02 October 2011

Langkawi - Pantai Cenang & Kuah Town

With its feet firmly planted in the Andaman Sea and rolling back across acres of luminous jade green fields embraced by a mountainous arc, Langkawi is without any doubt, naturally well-endowed. And it's not hard to see why. Langkawi's rich natural heritage owes itself to the island's geological history dating back some 500 million years!

Considered to be the birthplace of the Malaysian archipelago, one might expect this resort destination to be all rural and primal in order to conserve its natural beauty. That's not really the case. The island is pretty built up with a pronounced effort in merging urban developments and environmental sustainbility through eco-consciousness. Of the developed areas, Pantai Cenang and Kuah Town are where most of the island's urbanisation efforts are clustered. And in this post, let me take you on a cyber tour to some of the attractions in these 2 districts.

Map of Langkawi showing some of the attractions we visited during the trip. The island would make for a nice self-drive vacation as it isn't very big and could be driven from one end to the other in under 2 hours. 
Getting to Langkawi from Singapore

Let's start this last post of my Langkawi exploration at the beginning... getting there. The day of the departure was the first time I met up with all the bloggers and coordinators for the trip. Thankfully, they were such a lively and affable bunch, we skipped the awkwardness of being strangers and went straight into being buddies.

Left to right : Eleanor (Ageless Online), Malcolm (MMVC Network), me with helmet hair, Stephanie, Germaine, Jonathan, Ivy, Shaun (in2it.sg), Joanne-Marie, and Hasni (SAFRA). 

Our carrier was Malaysia Airlines (MAS). First time flying with MAS and I just adore those colourful seats. Feels like a party rather than the standard sombre and uniformly coloured seats that most airlines use.

Perhaps airlines should come with thematic decors like those boutique hotels that have a different theme to spice things up for passengers! Going to an island destination? Step into an underwater or safari themed cabin. Flying during Halloween month? Get spooked by plush spiders lurking in the overhead lugguage cabinet and freaky meals. But of course, that would mean increased budget at a time where budget airlines are siphoning off passengers.

Service onboard MAS was pretty good. On our flight back, Stephanie was feeling nauseous and a steward intuitively brought some slices of lemon for her. The meals were nice too. We had a choice between fish with steamed rice and chicken with fried rice. I tried both. Go with the chicken if you're flying MAS.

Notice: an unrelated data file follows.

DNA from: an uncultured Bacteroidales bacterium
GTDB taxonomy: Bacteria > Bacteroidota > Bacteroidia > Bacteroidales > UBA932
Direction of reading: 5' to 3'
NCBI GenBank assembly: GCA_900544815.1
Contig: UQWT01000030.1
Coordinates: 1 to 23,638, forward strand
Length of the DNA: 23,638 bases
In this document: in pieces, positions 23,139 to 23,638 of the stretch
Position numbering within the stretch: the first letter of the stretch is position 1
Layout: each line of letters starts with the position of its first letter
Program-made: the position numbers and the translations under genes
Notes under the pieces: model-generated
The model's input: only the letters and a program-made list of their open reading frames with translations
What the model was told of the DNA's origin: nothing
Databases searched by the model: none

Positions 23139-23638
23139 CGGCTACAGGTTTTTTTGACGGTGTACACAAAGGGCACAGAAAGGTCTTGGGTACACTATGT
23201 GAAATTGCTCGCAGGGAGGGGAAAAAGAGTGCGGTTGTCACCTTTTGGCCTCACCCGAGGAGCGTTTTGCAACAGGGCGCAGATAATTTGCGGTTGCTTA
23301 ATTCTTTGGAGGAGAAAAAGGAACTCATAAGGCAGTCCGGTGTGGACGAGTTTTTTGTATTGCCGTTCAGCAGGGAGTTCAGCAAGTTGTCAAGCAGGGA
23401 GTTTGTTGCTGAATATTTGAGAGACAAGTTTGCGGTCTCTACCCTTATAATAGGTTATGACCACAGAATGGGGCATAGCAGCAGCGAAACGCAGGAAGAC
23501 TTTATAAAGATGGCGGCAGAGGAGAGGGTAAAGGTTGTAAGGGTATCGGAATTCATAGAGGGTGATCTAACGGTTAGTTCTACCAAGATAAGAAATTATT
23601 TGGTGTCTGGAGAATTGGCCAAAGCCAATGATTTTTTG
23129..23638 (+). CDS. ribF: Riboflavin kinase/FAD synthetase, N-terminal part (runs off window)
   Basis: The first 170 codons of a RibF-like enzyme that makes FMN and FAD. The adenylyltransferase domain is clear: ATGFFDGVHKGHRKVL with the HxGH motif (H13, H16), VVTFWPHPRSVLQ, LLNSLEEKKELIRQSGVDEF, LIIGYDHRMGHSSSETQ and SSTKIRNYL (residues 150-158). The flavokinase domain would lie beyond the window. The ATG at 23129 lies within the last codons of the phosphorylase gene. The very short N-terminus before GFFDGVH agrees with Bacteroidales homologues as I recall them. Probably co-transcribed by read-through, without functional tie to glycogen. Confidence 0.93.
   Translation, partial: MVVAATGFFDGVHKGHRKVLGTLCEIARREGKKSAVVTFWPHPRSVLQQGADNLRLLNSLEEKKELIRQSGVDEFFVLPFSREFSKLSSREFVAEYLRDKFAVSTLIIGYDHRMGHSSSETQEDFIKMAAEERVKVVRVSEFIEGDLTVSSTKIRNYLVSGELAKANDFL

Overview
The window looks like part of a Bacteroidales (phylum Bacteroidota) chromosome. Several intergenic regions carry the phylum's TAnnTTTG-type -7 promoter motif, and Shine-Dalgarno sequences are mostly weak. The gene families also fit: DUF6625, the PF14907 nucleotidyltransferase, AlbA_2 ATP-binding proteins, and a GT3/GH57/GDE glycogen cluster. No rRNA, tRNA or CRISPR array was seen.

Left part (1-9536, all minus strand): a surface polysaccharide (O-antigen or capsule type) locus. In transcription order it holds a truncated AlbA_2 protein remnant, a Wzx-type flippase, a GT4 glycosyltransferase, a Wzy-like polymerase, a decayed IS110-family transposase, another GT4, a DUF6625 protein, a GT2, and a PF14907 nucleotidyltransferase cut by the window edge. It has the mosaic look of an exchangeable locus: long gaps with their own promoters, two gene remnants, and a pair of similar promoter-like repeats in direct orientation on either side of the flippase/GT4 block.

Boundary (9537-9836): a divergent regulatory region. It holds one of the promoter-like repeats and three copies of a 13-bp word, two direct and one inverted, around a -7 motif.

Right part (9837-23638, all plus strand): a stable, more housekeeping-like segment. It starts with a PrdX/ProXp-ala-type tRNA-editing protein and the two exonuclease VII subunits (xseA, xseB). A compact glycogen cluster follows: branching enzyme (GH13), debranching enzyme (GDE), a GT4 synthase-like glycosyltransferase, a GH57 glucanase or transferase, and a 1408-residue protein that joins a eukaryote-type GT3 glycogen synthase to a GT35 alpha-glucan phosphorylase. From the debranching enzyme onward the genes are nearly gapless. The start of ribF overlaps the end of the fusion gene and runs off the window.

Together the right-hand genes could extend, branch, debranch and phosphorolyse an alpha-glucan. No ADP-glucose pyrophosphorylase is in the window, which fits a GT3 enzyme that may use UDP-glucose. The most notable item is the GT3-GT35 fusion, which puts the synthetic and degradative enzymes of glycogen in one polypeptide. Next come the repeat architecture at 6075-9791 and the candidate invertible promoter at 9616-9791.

The funny thing with flying MAS to Langkawi is this... it doesn't fly direct. We had to fly about 1.5 hours to Penang and transit for 40 minutes before boarding the same plane again for a 30 minutes ride to Langkawi. We could've saved more than an hour and the hassle with other airlines that fly direct from Singapore to Langkawi.

Our departure flight was delayed for about 30 minutes. From accounts by friends who had flown MAS, tardiness is to be expected.

Langkawi International Airport is small but clean and modern. So nice to be greeted by a starfish upon stepping into the airport.
While Langkawi is developed, don't expect an ultra modern metropolis with a wide offering of well-connected public transport system. There is no MRT, no trains, and I don't recall seeing buses or a bus-stop.

The best way to get around the island is to rent a vehicle (car, minivan, or bike) for self-drive or book chauffeured transportation. There are quite a number of rental companies offering their services near the baggage collection area.

I didn't check out the prices but I got a pricelist from Aseania Hotel and rates range from RM40 (hourly) - RM350 (daily) depending on the kind of vehicle and whether it is high season or low season. Our trip coincided with the rainy low season. The difference between low and high season is a RM50 - RM80 surcharge.

Pantai Cenang

Also spelt Pantai Chenang, it is a stretch of public beach popular with the locals and tourists just 10 minutes drive from the airport. Along the beach is a street lined with hotels, shops, spas and restaurants that bustles at night. It's considered the most happening street on Langkawi.

Personally, I found the street to be rather boring with shabby-looking restaurants and uninteresting shops. But maybe because I didn't really spend time to browse the businesses there. Our trip coincided with Malaysia Day and the street was packed with people that night. There was an outdoor concert and fireworks!

Life at Langkawi moves at a leisurely pace. Its beachside developments are not as dizzying and chaotic as Phuket, but they lacked the artistry and polished appearance of Bali.
Along Pantai Cenang, you can find Laman Padi Rice Museum and Underwater World, the two biggest attractions in the area other than the beach. I didn't have a chance to see Cenang beach but I read reviews on TripAdvisor that it is rather dirty.

A cleaner and quieter stretch of beach would be Pantai Tengah where you'll also find the greenest resort in all of Malaysia, The Frangipani Langkawi Resort & Spa (read review here).

Aseania Resort Review

If you're coming from the airport and going down Pantai Cenang street, you'll come to Aseania Resort which sits at a junction at the end of the street. Some of us spent a night here.